Having earned the title of NSW Regional Restaurant of the Year 2013 with Regional Wine List of the Year to boot, Aubergine comes very highly rated. It is also the only restaurant in the ACT to have two hats.
It’s easy to become cynical about the quality of food here in Canberra. So much so that we have a specific point of reference for new eateries we try – no, it’s not just because we’re Melbourne food snobs, it’s because good food is genuinely hard to come by here. Don’t believe me? One of Canberra’s most popular cafes serve up poached eggs with almost solid yolks that look suspiciously like they’ve been pre-boiled in a poach pod – that’s just cheating. And cutting edge is Indian-Italian fusion food. I’m happy to accept that tandoori pizza is alright, but I draw the line at paneer risotto and carbonara murga.
So, when we try new places to eat the question really is – is it good or is it good for Canberra?
When we were lucky enough to get one of just fifty seats to an Gourmet Traveller Wine hosted event at Aubergine, I was excited – but not too excited. Because there’s nothing like average food at dinner to make me bad company. Unfortunately, I’ve been blessed with the gift of bluntness. To say I’m cranky at mediocre food would be an understatement.
Aubergine is a 50 seater restaurant in a corner block at the Griffith shops. Because the restaurant was at capacity for this event, we were seated at a shared table. Service was brisk and efficient as you’d expect at any fine dining restaurant, water glasses were filled and napkins were unfolded across our laps before we’d even noticed.
It was at this time that I thought I’d quickly sneak up to the bar to get a photo while the natural light was still good. My excitement must’ve shown because head chef Ben Willis invited me to take photos of entrees being plated in the kitchen.
Unlike reality tv shows, there is no yelling in Ben’s kitchen. Just an efficient mini-army of chefs that all seem to know exactly what they’re doing.
“Smile, guys,” Ben jokes, as I approach with my camera.
“I didn’t know if we were supposed to look happy or not…” is the reply he gets.
The ocean trout has been slow cooked to a just flaky texture and served with what looks like mini witchetty grubs, but actually turns out to be puffed rice. Ben later explains the several steps it takes to puff the rice, and I tune out and make a mental note to ask him later. I forget because I get distracted by the liquorice custard at dessert.
Having a weakness for pork belly and crab, the second course is the one I’m most excited about. And it doesn’t disappoint. The fat is rendered out from the pork by slow cooking for six hours, then coated in tapioca flour and fried for a crispy texture. The saltiness is an interesting contrast against the delicate spanner crab and the sweetness of watermelon (which has been splashed in pernod.) If you haven’t heard of samphire either, it’s the green stuff – native vegetation that grows near the sea. I must admit I’m not too sold on it’s sea-salty flavour.
The pinot that accompanies the duck is the runaway favourite of the night. With a decent gap between when they started pouring pinot and when the food arrived – we can’t stop drinking it, and fortunately, they keep topping it up. I’m skeptical about duck sausage, as it is one of my most hated interpretations of the ‘modern Australian’ genre and I have gotten into many an argument with Australians who consider it their national cuisine, but I will concede it is the best I have ever eaten. The duck is perhaps a tiny touch over, but the dish as a whole stands together really well. The parsley puree is vibrant and Nick declares that henceforth he would like all his parsley in this form.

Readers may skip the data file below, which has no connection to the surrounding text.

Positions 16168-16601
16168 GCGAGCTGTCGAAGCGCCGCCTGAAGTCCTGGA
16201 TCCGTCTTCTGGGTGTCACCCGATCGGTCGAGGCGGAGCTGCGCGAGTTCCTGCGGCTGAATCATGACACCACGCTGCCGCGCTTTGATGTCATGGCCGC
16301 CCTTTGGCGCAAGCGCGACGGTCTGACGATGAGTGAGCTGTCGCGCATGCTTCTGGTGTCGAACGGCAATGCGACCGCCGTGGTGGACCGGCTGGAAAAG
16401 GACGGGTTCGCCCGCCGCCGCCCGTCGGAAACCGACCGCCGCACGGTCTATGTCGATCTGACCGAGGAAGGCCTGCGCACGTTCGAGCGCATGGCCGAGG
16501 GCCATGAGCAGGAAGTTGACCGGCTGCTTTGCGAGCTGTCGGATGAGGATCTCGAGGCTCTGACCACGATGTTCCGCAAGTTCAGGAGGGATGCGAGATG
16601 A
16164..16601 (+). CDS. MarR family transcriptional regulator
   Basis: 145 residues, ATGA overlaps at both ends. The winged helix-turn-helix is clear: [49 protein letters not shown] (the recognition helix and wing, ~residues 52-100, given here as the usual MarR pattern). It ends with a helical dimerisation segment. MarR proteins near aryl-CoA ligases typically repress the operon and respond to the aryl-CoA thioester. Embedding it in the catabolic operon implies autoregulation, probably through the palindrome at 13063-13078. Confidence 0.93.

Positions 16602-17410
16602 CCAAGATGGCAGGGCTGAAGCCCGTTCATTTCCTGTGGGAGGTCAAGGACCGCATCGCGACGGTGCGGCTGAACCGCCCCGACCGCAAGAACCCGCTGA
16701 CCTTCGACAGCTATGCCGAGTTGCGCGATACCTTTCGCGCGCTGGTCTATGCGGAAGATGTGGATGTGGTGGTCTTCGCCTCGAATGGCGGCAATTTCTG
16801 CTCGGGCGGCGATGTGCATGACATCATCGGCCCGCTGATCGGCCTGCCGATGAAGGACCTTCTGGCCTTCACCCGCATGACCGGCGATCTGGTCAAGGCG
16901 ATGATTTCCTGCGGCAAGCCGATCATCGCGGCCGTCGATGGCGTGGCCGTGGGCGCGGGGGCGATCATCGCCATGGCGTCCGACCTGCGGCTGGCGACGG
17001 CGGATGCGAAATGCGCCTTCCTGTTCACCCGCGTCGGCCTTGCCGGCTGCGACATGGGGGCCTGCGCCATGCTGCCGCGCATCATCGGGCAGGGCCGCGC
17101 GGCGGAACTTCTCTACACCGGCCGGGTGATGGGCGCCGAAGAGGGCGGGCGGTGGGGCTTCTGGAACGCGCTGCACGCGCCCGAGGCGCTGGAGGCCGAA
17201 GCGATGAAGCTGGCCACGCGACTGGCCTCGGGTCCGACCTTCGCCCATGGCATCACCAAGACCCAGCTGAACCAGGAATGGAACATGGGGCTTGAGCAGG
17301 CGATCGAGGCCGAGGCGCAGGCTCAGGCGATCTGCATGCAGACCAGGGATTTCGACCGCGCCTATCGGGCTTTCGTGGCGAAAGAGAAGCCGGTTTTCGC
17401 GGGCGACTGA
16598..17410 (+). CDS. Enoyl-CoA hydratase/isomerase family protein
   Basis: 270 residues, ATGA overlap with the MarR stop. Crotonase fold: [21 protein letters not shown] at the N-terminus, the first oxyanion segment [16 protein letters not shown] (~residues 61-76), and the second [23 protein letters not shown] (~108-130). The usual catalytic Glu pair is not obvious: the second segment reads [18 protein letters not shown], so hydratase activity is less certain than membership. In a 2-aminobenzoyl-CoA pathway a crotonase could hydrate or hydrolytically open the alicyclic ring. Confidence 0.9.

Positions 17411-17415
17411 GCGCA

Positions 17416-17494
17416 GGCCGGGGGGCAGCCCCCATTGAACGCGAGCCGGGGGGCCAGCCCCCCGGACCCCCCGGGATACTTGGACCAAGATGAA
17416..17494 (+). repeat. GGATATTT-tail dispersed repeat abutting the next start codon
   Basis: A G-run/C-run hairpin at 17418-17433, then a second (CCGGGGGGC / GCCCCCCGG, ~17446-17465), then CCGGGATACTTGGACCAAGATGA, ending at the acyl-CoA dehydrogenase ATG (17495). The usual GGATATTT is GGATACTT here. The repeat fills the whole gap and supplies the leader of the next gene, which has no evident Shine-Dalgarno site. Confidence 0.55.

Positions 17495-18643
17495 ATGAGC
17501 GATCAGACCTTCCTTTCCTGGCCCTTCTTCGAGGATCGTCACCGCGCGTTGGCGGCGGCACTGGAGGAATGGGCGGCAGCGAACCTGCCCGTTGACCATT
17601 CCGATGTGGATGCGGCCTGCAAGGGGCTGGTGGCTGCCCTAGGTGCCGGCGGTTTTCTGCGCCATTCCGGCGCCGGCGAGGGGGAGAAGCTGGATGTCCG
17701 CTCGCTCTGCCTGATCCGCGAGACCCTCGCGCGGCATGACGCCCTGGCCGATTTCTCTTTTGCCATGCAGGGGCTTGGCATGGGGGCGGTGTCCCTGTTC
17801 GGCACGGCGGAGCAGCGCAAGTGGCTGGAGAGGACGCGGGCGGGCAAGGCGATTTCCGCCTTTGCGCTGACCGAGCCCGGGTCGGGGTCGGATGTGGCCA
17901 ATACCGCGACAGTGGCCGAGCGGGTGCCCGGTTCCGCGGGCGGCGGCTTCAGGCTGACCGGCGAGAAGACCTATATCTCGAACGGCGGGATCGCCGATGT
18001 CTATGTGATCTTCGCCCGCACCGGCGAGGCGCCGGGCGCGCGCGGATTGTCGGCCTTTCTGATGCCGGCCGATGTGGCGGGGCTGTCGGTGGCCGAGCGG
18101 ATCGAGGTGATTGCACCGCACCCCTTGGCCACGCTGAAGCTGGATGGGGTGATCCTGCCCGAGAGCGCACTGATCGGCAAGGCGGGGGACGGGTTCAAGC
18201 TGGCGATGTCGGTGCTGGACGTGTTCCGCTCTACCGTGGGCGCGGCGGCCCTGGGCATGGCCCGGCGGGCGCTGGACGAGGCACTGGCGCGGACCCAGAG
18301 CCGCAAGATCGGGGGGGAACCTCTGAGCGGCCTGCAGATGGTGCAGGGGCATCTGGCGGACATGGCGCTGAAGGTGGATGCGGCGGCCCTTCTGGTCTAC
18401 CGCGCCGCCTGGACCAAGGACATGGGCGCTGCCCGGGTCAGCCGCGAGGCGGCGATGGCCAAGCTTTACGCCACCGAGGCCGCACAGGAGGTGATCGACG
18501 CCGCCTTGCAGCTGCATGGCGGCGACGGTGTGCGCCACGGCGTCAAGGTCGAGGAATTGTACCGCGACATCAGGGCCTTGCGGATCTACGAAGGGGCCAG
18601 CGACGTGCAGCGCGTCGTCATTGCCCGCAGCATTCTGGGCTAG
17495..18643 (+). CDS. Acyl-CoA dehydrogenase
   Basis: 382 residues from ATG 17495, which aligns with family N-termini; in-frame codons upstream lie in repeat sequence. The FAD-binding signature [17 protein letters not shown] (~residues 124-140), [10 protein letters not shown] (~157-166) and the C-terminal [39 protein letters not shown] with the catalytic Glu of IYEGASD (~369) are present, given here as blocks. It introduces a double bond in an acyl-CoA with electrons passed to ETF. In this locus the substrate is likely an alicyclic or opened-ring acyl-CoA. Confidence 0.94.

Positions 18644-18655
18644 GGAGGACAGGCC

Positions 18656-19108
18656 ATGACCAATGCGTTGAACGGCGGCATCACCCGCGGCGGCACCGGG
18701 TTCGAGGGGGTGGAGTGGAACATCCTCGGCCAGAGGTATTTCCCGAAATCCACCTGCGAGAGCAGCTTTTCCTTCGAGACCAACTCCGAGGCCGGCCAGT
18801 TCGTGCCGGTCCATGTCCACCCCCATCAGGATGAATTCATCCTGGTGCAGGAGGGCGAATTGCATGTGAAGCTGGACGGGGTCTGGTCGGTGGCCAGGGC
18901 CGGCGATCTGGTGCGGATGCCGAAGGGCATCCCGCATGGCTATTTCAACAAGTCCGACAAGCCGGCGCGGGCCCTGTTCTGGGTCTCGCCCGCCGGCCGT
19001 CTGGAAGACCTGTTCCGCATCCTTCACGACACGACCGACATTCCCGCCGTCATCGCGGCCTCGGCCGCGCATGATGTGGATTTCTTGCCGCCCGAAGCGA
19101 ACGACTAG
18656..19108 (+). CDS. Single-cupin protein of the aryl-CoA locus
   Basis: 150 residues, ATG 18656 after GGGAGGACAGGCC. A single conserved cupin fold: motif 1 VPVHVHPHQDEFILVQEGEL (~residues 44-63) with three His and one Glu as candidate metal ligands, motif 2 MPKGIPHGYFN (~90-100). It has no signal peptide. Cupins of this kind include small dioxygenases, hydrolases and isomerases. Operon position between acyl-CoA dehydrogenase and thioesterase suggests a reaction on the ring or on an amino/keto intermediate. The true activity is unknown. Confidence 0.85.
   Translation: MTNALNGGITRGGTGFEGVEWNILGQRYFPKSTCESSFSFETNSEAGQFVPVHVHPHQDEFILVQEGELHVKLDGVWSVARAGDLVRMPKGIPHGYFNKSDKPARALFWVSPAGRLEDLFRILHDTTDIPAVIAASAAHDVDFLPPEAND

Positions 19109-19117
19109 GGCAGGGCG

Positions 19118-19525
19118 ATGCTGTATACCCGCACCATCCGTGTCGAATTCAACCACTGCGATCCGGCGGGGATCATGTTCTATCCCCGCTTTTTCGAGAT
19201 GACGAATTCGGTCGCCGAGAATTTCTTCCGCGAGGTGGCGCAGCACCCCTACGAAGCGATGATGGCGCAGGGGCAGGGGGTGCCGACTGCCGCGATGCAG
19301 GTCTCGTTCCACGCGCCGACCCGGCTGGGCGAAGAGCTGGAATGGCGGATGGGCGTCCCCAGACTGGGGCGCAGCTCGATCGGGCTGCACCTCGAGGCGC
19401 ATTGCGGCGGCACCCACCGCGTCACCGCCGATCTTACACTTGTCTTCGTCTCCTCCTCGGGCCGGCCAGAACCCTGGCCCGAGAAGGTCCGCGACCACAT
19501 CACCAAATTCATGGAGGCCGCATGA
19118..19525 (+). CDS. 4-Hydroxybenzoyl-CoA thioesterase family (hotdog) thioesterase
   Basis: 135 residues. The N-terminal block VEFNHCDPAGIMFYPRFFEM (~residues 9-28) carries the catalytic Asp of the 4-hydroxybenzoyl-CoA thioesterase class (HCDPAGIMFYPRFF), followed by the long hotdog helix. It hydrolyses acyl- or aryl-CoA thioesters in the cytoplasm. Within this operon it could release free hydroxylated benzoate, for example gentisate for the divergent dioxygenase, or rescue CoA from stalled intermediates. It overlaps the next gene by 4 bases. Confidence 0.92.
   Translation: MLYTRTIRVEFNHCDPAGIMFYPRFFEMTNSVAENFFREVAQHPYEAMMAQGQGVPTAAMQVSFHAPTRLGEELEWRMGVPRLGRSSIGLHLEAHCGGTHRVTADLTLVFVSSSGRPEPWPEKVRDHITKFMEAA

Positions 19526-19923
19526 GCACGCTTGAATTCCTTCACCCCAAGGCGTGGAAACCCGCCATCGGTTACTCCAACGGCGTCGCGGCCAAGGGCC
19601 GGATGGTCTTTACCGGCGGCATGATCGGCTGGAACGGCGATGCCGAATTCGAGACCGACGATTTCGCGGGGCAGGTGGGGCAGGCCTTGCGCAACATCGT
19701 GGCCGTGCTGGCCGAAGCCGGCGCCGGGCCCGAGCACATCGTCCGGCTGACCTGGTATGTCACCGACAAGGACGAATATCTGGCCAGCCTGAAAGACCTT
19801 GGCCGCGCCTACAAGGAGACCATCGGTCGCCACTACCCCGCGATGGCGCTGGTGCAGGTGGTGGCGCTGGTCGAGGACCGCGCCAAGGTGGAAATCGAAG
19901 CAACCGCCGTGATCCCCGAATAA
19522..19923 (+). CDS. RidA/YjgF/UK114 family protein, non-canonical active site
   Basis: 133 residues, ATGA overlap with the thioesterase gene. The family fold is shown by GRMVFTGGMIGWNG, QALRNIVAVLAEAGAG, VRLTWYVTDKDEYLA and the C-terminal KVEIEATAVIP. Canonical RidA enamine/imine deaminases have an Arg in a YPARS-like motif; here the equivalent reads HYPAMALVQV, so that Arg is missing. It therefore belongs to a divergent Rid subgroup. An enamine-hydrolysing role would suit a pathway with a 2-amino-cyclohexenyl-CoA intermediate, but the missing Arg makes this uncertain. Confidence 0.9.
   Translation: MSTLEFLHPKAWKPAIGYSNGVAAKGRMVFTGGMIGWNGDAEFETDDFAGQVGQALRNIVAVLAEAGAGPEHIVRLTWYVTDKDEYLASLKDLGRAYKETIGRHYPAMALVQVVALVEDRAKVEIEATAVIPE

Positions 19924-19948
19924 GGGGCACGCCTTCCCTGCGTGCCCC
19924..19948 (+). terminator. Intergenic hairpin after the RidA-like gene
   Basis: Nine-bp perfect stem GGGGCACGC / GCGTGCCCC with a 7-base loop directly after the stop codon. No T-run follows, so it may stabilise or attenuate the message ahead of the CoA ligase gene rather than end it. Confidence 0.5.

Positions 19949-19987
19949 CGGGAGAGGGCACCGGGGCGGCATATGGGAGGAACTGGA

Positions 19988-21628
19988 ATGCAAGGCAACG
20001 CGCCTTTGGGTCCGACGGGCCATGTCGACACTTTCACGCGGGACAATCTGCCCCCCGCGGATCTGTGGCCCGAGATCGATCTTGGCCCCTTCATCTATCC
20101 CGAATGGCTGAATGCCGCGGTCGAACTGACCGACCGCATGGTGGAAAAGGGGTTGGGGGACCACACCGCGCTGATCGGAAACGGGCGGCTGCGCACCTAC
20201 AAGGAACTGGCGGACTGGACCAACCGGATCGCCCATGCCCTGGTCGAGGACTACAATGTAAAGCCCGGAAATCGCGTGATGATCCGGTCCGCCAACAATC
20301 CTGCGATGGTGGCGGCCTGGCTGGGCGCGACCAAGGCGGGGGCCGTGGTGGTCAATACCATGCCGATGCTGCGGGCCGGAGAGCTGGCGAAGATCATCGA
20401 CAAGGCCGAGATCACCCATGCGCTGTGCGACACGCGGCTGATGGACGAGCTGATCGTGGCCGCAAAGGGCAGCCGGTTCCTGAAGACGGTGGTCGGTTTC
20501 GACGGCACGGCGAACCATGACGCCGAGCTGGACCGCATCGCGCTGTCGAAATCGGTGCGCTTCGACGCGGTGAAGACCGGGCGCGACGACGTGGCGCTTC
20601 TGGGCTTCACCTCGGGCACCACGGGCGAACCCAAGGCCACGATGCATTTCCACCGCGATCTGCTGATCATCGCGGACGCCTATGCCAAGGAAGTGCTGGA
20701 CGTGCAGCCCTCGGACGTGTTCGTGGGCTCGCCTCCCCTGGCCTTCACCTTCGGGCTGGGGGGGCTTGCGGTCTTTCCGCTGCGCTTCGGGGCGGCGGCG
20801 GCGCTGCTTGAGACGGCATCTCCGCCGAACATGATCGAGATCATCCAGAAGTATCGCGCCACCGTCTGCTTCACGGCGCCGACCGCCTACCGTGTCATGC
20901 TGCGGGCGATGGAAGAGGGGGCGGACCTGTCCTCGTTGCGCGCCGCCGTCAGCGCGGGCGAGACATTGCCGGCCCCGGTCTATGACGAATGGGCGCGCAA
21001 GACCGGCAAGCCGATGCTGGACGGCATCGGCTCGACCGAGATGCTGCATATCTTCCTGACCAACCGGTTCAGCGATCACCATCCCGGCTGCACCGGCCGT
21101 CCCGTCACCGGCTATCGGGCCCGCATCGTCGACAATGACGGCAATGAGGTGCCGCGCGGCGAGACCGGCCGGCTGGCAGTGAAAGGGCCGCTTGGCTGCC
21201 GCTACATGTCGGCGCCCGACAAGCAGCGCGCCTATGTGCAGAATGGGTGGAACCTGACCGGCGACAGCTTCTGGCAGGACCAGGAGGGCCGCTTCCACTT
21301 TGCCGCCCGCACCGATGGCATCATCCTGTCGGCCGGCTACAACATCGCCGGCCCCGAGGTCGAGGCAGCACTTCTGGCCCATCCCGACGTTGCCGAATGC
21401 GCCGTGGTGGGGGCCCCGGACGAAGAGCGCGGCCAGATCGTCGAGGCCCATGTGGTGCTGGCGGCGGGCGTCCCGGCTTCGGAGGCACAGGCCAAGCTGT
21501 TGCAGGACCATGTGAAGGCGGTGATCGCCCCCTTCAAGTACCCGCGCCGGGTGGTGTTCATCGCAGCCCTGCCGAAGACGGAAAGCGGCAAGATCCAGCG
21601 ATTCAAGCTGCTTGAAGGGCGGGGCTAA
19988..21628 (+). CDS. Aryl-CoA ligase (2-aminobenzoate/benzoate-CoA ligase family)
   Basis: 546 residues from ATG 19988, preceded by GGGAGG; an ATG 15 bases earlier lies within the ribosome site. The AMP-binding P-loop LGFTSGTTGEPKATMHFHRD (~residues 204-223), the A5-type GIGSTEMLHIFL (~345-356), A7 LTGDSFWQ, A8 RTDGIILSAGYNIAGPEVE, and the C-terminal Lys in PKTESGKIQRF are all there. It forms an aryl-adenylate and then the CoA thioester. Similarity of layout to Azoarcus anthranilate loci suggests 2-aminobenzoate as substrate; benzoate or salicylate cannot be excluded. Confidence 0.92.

The rib eye is amazing – pink throughout and set off perfectly by the smoky potato puree and sweetness of the beetroot. I’m seriously considering getting a smoke gun after this course. It’s so earthy and the lentil vinaigrette is a great alternative to a traditional jus. It’s at this part of the meal that I realised I was at a truly great restaurant – you know when you’re a little sad that you’re more than halfway through an awesome meal, and you wish you could rewind but you’re still excited about the dessert that is to come. Exactly like that.
Ahh, dessert. My favourite part of the meal, and most often the token course even in good restaurants. Not so here – a real dark chocolate ganache and crunchy chocolate shortbread with bright, red strawberries balanced perfectly with the crisp elderflower jelly and liquorice custard. Liquorice custard, what a novel idea. Even as a liquorice hater, I loved that custard. I finished my dessert and crossed my fingers and hoped for a second dessert. No luck though.
It was a good night but more than just the event, it was the satisfaction of knowing that there really is top of the line, exciting, well-executed food to be had in Canberra. It just makes the nation’s capital much more livable.
Ben’s food is really that – exciting. Subtle, and nuanced. Unpretentious and well-executed. Interesting. It may look simple, but it’s not. I’ve been lucky to dine at three two hatters this year, and Aubergine takes the cake – convincingly. Porteno’s is good, and Longrain can be a bit hit and miss, but Aubergine has that feeling of ‘someone’s really thought about this’. Maybe it was because this was a special event, but I’m definitely keen to come back.
Is it good, or good for Canberra? Good. Astoundingly good. Makes me glad to live in Canberra good. Yes, it really is that good. Just go already.
Aubergine does two courses for $55, three courses for $75 and a five course tasting menu for $95
18 Barker Street, Griffith ACT
+61 2 6260 8666
http://www.aubergine.com.au/ (website hasn’t been updated for at least 8 months)
Monday to Saturday from 6pm, closed Sunday